U.S. Pat. No. 4,782,346, issued Nov. 1, 1988 in the name of Sharma describes a horn-like finline antenna suitable for broadband operation in an array environment. The finline antenna described therein includes a dielectric plate with electrically conductive elements of the finline antenna printed or applied to each side of the dielectric. The dielectric plate(s) are fed by a rectangular waveguide.

Improved or alternative antennas are desired.

SUMMARY OF THE INVENTION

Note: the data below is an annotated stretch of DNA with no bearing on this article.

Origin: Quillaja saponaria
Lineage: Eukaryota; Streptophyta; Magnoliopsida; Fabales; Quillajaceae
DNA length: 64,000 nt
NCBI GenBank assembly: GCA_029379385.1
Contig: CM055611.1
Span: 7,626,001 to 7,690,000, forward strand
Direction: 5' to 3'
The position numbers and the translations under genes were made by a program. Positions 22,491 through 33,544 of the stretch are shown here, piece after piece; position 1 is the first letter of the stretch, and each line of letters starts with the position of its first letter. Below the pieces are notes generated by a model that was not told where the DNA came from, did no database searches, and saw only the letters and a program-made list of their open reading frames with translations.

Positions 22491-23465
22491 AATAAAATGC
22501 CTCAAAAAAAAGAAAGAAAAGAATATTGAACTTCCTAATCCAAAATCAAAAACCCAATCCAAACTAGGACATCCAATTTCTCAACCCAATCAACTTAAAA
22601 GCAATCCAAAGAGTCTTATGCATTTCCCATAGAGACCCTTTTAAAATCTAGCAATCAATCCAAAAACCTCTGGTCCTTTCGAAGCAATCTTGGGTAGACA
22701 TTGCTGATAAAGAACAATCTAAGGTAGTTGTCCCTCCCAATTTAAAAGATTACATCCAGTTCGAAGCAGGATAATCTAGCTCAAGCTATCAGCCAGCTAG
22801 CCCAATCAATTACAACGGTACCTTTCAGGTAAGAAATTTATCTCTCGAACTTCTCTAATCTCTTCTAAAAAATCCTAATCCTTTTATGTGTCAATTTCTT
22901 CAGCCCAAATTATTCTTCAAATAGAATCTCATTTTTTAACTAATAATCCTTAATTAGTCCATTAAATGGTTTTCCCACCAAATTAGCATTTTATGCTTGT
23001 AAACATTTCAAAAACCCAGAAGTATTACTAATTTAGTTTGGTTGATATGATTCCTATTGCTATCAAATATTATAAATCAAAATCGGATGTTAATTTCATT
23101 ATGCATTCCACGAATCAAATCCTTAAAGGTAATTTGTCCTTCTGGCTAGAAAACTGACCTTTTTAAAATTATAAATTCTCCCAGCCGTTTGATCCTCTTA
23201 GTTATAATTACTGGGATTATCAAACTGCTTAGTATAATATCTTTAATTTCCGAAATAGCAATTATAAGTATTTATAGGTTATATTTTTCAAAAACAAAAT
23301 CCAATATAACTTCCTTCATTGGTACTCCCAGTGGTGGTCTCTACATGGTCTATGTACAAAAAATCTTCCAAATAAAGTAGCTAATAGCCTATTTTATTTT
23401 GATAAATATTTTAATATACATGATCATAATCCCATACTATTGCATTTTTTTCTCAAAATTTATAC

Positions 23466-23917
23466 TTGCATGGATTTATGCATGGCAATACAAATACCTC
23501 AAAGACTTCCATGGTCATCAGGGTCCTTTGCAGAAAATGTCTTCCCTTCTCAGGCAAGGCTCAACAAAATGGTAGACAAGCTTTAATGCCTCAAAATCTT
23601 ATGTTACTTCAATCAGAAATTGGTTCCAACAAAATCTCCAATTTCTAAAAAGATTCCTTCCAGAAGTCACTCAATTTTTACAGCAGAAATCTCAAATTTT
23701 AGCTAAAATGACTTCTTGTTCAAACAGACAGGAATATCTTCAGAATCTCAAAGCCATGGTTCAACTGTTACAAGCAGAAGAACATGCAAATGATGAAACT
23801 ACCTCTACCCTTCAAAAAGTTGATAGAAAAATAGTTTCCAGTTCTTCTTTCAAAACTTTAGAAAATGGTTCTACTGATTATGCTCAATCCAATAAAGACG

A radiating element according to an aspect of the invention comprises an electrically conductive first plate defining a through aperture and also defining a slot extending from the aperture to an edge of the plate. The slot has a transverse dimension(s) in the plane of the first plate. The transverse dimension increases monotonically with increasing distance between the aperture and the edge of the first plate. The radiating element also comprises an electrically conductive second plate defining a second through aperture identical to the through aperture of the first plate. The second plate also defines a second slot extending from the second through aperture to an edge of the second plate. The second slot has transverse dimensions in the plane of the second plate which are identical to those of the transverse dimension of the slot of the first plate. The first and second plates are spaced apart, with the through aperture and the slot of the second plate registered with the through aperture and the slot of the first plate. A feed element including a strip conductive element (lies midway between the plane of the first plate and the plane of the second plate. The feed element extends across the slots at a location removed from, or between, the through apertures and the edges of the first and second plates.